The Mortgage Bankers Association (MBA) estimates that applications for the purchase of newly built homes rose only 0.2 percent from November to December, however, those applications were up 42.2 percent compared to December 2019. The information comes from MBA's monthly Builder Application Survey (BAS) and was not adjusted for typical… Read more »
  • Fannie/Freddie Allowed to Keep More Capital (Again)
    Late last week the Federal Housing Finance Agency (FHFA) and the U.S. Department of the Treasury (Treasury) agreed to amend the Preferred Stock Purchase Agreements (PSPAs) which govern the required distribution of dividends to Treasury from the government sponsored enterprises (GSEs) Fannie Mae and Freddie Mac. The amendments will bring… Read more »
  • Refinancing Volume Pulls Back as Rates Rise
    The volume of mortgage applications fell back slightly last week. The Mortgage Bankers Association (MBA) said its Market Composite Index was down 1.9 percent on a seasonally adjusted basis during the week ended January 15 compared to the prior reporting period. On an unadjusted basis the index lost 1.0 percent.… Read more »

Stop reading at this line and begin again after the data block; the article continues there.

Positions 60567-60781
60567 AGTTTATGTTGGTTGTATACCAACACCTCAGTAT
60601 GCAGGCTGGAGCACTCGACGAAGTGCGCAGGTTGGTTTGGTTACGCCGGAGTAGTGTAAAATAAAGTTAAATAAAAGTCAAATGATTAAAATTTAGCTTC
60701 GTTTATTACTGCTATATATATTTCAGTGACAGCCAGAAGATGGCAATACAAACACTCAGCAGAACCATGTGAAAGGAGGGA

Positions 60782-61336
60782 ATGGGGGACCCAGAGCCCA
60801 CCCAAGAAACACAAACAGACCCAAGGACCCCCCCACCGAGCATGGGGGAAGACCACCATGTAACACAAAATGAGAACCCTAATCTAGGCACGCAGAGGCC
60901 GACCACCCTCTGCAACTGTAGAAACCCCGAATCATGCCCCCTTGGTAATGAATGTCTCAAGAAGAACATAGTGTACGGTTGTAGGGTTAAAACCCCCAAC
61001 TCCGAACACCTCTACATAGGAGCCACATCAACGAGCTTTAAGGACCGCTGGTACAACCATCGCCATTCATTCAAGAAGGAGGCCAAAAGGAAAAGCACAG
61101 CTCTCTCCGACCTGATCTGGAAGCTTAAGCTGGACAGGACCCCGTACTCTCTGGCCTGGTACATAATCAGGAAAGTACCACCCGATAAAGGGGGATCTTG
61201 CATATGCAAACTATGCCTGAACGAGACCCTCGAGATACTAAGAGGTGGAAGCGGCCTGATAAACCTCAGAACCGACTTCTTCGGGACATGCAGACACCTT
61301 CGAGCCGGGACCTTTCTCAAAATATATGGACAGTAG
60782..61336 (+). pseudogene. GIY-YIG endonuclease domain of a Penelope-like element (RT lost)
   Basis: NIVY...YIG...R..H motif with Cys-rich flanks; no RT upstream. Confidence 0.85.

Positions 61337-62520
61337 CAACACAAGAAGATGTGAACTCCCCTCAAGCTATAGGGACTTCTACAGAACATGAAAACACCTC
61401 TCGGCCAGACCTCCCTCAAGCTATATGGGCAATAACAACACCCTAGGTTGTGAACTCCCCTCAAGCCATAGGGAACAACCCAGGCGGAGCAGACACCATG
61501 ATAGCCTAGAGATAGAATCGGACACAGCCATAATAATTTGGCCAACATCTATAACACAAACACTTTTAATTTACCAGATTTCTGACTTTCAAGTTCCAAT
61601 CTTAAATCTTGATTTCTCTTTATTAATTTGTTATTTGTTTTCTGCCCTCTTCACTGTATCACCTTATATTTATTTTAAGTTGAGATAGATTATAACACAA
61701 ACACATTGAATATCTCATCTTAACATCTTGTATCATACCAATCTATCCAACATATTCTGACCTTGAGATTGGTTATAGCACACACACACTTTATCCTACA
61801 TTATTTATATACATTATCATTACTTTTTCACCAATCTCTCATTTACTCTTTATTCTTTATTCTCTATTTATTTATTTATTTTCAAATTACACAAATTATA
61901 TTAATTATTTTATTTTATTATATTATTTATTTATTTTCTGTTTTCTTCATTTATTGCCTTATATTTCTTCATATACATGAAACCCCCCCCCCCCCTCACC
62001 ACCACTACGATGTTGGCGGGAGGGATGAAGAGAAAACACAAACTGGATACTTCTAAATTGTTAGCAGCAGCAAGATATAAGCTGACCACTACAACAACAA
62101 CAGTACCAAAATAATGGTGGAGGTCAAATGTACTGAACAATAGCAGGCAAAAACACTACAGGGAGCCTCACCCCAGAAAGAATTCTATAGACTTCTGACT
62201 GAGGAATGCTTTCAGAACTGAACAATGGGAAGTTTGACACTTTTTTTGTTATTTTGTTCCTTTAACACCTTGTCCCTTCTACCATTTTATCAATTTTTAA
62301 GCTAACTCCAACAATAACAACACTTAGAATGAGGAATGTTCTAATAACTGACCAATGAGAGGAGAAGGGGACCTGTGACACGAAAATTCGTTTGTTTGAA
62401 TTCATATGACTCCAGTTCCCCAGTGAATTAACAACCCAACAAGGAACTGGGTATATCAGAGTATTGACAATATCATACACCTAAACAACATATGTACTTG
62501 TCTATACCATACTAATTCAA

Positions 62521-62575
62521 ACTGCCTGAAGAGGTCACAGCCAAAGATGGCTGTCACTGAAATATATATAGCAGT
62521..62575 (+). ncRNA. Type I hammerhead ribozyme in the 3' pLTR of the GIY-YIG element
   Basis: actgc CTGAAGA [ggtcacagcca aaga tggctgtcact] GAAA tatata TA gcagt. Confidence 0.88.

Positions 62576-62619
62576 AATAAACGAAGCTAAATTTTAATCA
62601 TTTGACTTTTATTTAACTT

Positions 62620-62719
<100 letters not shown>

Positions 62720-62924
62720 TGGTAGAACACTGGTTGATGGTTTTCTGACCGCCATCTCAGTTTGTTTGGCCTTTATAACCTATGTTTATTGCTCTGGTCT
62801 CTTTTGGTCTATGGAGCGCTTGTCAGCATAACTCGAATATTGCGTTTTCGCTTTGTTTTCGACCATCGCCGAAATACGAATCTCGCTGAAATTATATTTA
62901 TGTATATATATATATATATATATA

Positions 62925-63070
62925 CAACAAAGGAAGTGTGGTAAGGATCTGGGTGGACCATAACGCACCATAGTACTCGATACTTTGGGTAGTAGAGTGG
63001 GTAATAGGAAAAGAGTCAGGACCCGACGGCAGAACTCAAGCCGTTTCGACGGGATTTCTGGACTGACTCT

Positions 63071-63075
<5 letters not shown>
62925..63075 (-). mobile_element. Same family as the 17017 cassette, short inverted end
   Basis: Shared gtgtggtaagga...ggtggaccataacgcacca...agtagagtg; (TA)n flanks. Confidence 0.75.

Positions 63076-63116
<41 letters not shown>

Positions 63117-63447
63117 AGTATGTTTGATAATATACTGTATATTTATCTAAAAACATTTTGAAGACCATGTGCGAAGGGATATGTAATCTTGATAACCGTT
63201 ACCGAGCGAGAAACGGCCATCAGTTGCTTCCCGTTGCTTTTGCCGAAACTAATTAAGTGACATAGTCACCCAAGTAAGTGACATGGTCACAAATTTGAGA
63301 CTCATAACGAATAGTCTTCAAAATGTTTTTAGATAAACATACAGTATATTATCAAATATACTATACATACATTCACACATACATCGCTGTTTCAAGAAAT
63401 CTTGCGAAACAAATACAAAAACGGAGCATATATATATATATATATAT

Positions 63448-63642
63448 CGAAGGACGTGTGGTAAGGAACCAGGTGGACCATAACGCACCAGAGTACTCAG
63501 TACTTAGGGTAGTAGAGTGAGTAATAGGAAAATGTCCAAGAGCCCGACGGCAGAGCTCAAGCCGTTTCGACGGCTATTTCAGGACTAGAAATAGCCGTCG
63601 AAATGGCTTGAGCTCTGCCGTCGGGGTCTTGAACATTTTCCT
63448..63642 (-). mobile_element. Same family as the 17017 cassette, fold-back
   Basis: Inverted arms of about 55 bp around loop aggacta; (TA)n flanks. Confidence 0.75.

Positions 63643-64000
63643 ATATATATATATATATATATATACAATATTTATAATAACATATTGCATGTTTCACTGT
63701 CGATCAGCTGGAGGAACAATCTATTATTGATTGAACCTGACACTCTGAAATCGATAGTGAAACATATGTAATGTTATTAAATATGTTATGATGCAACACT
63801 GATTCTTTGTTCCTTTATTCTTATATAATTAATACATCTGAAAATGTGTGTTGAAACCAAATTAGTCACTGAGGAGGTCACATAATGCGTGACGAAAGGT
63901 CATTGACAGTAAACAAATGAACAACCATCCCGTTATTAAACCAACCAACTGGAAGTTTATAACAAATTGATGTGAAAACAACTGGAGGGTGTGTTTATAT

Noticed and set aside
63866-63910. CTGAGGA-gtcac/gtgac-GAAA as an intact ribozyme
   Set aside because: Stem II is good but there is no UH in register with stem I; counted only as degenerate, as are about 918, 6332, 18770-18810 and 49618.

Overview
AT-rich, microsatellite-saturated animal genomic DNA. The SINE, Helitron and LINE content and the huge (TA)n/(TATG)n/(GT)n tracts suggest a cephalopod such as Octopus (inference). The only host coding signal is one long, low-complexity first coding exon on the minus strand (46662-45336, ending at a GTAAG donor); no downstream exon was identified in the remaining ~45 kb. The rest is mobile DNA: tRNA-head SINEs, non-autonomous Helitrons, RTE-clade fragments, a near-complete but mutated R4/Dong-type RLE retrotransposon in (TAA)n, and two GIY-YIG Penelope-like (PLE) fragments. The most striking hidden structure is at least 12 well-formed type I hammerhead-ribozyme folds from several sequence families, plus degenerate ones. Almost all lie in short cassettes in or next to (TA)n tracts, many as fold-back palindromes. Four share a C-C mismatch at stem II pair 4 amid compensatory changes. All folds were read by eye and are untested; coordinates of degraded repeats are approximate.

• Biden Nominates Two Picks for Important Financial Positions
    President-elect Joe Biden has announced his picks for two important financial regulatory positions. The chairmanship of the Consumer Financial Protection Bureau (CFPB) will be filled by Rohit Chopra while Gary Gensler is expected to be named to head the U.S. Securities and Exchange Commission (SEC). Both nominations are expected to… Read more »
  • Improvements in Forbearance Continue to Slow
    A decline in the number of forborne loans in those portfolios serviced for banks and private label securities (PLS) accounted for most of the modest downturn in overall numbers last week. Black Knight said the number of active plans dropped by 9,000 loans or 0.3 percent compared to the previous… Read more »
  • Freddie Sees Mortgage Originations Contracting Nearly 20% in 2021
    Freddie Mac's first quarter 2021 economic forecast is unusually short, and, unlike recent forecasts from either of the GSEs, has relatively few revisions. The company's economists say that nearly a year after the first cases of COVID-19 were diagnosed in the U.S., economic growth remains uncertain, with answers largely hinging… Read more »